The Elements of Entrapment

When law enforcement influences a person to commit a crime, this action can constitute what is known as entrapment. In Texas, entrapment is a defense to the commission of a crime.

Entrapment typically occurs when a law enforcement officer uses undue influence — through coercion, threats, fraud, etc. — to get someone to commit a crime. According to Texas law, entrapment is not a defense if a law enforcement officer merely provided the opportunity for someone to commit a crime. It must be proven that the person did not have any intention of committing a crime and only committed it because he or she was coerced or persuaded to do so by a law enforcement officer.

Texas uses an objective standard to determine if entrapment has occurred. The objective standard is one where a jury must determine whether a law enforcement officer’s actions would have persuaded a reasonable person to commit a crime. Other states use the subjective standard, which requires a jury to determine whether the person was already predisposed to commit a crime and if this was the primary motivation rather than law enforcement’s actions.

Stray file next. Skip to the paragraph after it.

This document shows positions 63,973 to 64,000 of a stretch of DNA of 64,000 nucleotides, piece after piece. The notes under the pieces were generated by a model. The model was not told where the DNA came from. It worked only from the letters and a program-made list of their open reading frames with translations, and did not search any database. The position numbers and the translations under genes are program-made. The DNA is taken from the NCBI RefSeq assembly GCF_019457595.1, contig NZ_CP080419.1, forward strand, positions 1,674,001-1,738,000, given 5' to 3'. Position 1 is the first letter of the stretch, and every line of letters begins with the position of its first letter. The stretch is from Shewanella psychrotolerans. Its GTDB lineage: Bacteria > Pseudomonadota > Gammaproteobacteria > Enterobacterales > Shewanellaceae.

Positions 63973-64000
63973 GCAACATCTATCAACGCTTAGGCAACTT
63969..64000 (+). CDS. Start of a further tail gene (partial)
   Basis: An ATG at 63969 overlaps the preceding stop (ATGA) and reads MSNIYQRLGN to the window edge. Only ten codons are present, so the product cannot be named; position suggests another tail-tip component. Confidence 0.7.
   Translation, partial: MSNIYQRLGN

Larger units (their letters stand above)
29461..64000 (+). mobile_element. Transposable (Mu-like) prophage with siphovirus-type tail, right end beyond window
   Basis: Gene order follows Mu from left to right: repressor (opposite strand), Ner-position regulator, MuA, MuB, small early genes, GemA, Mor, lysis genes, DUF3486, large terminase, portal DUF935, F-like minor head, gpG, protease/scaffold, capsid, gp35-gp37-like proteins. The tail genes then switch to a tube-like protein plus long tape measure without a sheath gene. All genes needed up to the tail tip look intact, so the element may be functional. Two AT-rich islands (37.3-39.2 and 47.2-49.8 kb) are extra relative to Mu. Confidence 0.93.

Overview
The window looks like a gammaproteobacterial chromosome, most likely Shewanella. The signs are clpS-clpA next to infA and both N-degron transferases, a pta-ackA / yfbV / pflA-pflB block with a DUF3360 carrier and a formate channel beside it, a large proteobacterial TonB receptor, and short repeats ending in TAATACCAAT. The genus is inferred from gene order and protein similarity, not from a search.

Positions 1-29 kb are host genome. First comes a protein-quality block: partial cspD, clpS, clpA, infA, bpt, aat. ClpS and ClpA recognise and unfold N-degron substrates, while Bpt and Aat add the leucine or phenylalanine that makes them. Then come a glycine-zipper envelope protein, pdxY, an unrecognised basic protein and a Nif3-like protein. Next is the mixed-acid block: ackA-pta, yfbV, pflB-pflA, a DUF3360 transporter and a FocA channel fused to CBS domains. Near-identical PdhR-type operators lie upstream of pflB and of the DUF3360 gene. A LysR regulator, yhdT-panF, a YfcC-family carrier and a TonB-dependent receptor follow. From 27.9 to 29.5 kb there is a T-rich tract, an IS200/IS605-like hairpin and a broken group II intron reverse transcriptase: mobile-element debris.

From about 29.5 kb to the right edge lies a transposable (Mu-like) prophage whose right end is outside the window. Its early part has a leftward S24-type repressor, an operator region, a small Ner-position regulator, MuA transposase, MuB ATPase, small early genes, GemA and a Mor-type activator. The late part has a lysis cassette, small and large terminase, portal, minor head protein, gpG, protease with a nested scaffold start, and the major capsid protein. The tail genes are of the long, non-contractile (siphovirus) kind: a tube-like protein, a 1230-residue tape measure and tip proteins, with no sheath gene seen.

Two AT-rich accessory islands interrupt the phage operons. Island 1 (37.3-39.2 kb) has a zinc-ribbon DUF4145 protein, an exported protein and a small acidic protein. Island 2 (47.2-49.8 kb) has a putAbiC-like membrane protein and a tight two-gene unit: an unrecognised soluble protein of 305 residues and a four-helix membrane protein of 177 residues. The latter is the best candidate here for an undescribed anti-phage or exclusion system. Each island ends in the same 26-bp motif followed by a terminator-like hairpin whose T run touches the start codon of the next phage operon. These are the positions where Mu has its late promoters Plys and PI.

Entrapment is an affirmative defense to the commission of a crime, which means that the defendant must prove that he or she would not have committed the crime without the influence of law enforcement. This proof is not beyond a reasonable doubt, but rather by preponderance of the evidence, meaning that the evidence weighs more heavily in favor that entrapment occurred.

Sting operations conducted by law enforcement do not necessarily provide an entrapment defense. The success of such a defense will rest on whether opportunity or persuasion was the primary characteristic in the interaction between law enforcement and the defendant.

The Cogdell Law Firm is a boutique law firm focusing on large, complex business and criminal financial-related litigation, including white collar criminal defense, securities fraud, health care fraud investigation, criminal appeals and state criminal defense. When results matter most, contact Dan Cogdell at (713) 426-2244 or dan@cogdell-law.com.

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